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Re: Liaison statement on fragment identifiers from Linking WG

From: Bill Smith <bill.smith@sun.com>
Date: Thu, 13 May 1999 11:50:37 -0700
Message-Id: <199905131852.LAA921312@jurassic.eng.sun.com>
To: Steven Pemberton <Steven.Pemberton@cwi.nl>, w3c-xml-cg@w3.org
Cc: w3c-html-wg@w3.org, www-html-editor@w3.org, w3c-xml-linking-wg@w3.org
Comments below are my personal views and may not be shared by other members
of the XML Linking WG. This message has been copied to the XML Linking WG
where I will encourage further discussion since it appears the HTML WG's
decision to not adopt our proposal may have significant impact on XML
linking specifically and the XML activity in general.

At 10:30 PM 5/12/99 +0200, Steven Pemberton wrote:
>HTML WG Comments on "Liaison statement on fragment identifiers from
>Linking WG" Tue, 20 April 1999
>The HTML WG appreciates the input from the Linking WG, and discussed
>it fully at our recent FtF. We entered the meeting believing we would
>implement the suggested changes.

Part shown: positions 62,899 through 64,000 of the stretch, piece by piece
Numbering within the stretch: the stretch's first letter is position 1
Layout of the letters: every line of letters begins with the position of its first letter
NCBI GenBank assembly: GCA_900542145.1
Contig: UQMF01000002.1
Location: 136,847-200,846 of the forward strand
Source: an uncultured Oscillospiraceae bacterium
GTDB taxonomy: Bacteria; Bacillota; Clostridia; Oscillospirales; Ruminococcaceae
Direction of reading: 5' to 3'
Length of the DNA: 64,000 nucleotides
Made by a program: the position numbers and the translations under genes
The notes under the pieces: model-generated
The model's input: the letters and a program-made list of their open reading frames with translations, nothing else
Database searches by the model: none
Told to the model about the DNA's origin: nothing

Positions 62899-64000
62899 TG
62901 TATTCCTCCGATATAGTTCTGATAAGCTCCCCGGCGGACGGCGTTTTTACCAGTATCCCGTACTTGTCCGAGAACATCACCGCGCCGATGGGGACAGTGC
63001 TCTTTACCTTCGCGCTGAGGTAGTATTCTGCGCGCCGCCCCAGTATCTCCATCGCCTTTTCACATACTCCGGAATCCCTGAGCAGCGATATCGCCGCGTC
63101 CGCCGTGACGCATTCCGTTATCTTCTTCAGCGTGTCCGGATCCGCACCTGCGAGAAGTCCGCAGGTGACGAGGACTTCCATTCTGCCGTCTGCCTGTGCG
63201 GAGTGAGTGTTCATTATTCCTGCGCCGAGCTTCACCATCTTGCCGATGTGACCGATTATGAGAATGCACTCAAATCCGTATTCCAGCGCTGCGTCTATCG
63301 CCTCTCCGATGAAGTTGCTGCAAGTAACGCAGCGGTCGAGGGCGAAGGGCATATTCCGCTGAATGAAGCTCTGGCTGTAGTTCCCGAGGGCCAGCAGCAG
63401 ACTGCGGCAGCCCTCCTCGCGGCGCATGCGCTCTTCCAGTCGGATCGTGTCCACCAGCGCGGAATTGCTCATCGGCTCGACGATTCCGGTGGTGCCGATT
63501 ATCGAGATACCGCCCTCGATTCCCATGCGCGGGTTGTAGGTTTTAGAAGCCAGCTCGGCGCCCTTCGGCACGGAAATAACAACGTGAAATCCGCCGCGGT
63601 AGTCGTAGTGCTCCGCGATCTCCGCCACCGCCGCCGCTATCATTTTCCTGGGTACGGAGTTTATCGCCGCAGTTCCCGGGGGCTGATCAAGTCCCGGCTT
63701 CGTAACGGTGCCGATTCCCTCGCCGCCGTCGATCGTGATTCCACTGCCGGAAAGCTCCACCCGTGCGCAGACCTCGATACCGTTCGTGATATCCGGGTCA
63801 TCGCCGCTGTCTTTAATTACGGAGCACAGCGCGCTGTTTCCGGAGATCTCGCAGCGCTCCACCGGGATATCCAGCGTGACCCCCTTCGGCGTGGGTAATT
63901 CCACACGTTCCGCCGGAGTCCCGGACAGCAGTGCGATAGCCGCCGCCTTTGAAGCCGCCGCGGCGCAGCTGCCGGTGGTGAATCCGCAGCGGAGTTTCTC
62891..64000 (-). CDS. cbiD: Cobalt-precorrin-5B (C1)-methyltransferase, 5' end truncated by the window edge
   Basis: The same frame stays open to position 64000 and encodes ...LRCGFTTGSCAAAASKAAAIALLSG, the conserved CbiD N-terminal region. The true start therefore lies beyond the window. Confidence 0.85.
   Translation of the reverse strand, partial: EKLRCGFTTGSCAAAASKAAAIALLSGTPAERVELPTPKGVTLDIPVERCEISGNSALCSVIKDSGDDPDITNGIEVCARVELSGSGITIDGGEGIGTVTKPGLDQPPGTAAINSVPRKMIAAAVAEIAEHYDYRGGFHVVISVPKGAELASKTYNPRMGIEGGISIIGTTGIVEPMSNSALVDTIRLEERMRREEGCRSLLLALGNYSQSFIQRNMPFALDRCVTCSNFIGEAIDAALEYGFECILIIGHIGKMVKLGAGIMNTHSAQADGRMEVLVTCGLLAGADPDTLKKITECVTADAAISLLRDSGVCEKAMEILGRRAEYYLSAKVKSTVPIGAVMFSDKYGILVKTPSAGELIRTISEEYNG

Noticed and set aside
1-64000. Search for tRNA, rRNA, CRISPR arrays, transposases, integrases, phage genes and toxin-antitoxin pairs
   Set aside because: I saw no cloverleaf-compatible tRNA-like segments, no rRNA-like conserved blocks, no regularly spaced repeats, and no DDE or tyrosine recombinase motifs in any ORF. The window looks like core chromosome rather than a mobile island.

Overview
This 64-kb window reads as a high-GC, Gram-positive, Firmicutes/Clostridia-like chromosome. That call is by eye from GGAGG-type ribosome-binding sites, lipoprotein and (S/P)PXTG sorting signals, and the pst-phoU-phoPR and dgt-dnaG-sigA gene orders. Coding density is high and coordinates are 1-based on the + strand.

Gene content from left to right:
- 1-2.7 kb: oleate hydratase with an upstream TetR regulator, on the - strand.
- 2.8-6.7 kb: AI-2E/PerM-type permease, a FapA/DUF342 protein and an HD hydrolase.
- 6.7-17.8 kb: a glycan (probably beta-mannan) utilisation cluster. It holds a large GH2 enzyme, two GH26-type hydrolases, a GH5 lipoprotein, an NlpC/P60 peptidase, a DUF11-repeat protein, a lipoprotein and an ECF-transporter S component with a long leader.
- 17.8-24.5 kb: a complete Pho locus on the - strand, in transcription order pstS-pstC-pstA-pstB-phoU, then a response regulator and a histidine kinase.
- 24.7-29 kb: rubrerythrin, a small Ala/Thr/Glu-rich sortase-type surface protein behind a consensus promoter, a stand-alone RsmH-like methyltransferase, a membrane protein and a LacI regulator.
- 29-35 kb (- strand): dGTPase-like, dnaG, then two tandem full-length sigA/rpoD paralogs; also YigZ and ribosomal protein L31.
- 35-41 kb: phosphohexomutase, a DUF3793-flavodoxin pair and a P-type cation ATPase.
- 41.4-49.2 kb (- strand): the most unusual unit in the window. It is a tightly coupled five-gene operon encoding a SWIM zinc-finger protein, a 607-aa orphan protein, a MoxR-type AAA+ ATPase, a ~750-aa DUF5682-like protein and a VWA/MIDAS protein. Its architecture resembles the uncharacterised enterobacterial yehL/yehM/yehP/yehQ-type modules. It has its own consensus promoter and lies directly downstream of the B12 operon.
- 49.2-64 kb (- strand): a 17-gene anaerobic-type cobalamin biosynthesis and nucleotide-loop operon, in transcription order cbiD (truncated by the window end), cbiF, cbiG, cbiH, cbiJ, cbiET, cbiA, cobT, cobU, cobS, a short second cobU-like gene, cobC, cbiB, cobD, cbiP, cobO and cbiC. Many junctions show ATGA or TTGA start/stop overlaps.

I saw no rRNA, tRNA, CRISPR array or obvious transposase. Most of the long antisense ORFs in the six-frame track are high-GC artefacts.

>However after some discussion we came to the realisation that the
>suggestions were based on a misunderstanding of the role of XHTML 1.0.
>To summarise:
>	The intention of XHTML 1.0 is that it is primarily an XML
>	application, and should be served as an XML application.
>	However, we believe it is desirable that in the short term to
>	have a transition period, to ease the transition from HTML to
>	XHTML, and to leverage on the preponderance of old-HTML user
>	agents being used in the world. Thanks to a quirk in most old
>	user agents, if you follow a small number of guidelines you
>	can serve the XML version of HTML as (old) HTML to non XML
>	user agents.

Based on the statements above, I doubt that there was any misunderstanding